Monica is a Member at Stoll Keenon Ogden and has been with the firm since 2009. She is a member of the Business Litigation practice with a focus on Intellectual Property Litigation, Business Torts, and Class Actions, as well as the Utility and Energy Practice. Monica's litigation practice ranges from representing Fortune 500 companies to small, locally-owned businesses. She has experience in all levels of state and federal courts, and has had the rare honor of practicing before the United States Supreme Court in a case that determined who can bring claims under the Lanham Act, a federal trademark statute. In addition to intellectual property litigation, Monica has experience with appeals, breach of contract matters, antitrust issues, construction disputes, liens, banking litigation, eminent domain, constitutional law, and bond disputes.
As part of her Utility and Energy practice, Monica represents investor-owned electric, water, and gas utilities in complex regulatory proceedings before the Kentucky Public Service Commission and Tennessee Public Utilities Commission. Monica has extensive experience with rate proceedings and certificate of public convenience and necessity matters.
In addition to being a member of Benchmark Litigation's "Under 40 Hot List," Monica is recognized as a "Leading Lawyer for Business" by Chambers USA in the area of Utilities Law, and as a Kentucky Super Lawyers Rising Star in the area of Energy & Resources.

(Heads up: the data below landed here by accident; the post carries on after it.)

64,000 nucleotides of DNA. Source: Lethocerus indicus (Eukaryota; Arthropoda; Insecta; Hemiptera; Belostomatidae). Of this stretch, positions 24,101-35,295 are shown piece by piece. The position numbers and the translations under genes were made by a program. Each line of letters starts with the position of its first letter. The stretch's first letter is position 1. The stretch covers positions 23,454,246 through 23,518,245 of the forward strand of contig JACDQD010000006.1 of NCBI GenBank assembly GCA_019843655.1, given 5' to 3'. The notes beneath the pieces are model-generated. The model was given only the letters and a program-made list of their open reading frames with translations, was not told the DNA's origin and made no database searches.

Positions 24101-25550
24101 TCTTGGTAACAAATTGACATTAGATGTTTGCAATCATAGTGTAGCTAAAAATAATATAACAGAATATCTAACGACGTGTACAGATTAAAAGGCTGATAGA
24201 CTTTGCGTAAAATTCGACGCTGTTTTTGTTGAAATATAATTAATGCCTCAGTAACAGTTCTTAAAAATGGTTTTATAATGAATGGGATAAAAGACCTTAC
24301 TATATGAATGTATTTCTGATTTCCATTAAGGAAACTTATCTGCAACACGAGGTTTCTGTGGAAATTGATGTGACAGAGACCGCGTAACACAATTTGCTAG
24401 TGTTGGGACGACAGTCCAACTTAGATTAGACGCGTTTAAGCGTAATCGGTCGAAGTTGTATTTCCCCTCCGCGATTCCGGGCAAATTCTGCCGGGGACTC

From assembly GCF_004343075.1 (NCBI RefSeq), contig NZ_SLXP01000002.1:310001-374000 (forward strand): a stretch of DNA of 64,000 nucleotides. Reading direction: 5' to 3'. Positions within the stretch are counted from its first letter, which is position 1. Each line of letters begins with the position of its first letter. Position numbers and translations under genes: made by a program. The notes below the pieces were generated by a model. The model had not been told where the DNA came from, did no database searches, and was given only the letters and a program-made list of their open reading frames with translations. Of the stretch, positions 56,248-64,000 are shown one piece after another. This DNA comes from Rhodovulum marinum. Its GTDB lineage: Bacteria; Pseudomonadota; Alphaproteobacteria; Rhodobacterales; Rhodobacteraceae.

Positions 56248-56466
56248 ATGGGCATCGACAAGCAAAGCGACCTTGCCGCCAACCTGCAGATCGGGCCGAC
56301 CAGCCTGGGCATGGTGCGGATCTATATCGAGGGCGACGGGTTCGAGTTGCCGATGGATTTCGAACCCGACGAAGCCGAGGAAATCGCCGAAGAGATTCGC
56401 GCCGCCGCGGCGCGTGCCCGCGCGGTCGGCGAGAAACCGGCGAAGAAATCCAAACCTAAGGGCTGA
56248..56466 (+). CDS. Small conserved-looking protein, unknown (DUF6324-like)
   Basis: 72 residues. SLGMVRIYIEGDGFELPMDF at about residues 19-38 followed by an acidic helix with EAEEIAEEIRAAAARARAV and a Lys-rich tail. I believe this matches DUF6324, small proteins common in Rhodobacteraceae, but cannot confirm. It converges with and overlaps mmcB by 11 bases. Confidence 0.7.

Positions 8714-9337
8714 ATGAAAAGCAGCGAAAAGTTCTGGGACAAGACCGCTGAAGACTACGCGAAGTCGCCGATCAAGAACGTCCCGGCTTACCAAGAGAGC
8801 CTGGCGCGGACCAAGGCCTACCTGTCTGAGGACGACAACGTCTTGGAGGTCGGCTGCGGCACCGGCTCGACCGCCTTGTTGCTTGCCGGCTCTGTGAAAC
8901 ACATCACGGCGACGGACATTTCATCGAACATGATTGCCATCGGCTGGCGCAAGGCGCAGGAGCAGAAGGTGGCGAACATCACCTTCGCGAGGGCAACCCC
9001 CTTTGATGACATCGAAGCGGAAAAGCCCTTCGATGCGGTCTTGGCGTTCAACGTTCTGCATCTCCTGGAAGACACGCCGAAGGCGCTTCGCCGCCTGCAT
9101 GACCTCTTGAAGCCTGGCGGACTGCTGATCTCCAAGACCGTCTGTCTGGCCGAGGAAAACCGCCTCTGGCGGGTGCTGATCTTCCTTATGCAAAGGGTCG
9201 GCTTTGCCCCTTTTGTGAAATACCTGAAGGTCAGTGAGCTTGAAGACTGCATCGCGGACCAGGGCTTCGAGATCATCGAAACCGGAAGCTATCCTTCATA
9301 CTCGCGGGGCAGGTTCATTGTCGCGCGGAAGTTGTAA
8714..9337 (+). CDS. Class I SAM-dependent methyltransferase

Selected work highlights include:
Patent Infringement, False Advertisement & Antitrust - Lexmark International, Inc. v. Impression Products, et al., Case No. 10-564-MRB (S.D. of Ohio). Represented Lexmark with co-counsel Sidley Austin LLP and Banner & Witcoff in a closely watched patent case at the Federal Circuit Court of Appeals. In a dispute brought by Lexmark over remanufactured printer cartridges, the Federal Circuit held in Lexmark's favor on domestic and international patent exhaustion issues.
Constitutional Law - Jerry Jamgotchian v. Kentucky Horse Racing Commission, et al., Civil Action No. 11-CI-01047. SKO represented the Kentucky Horse Racing Commission in a dormant commerce clause challenge filed against it by a thoroughbred owner regarding an industry-standard regulation pertaining to the purchase of horses in claiming races. SKO obtained summary judgment upholding the constitutionality of the regulation, which was affirmed on appeal by the Kentucky Court of Appeals. The Kentucky Supreme Court accepted discretionary review. Following briefing and oral arguments before the Kentucky Supreme Court, the Kentucky Court of Appeals' ruling in the Commission's favor was affirmed in a unanimous published opinion.
Last updated: July 2018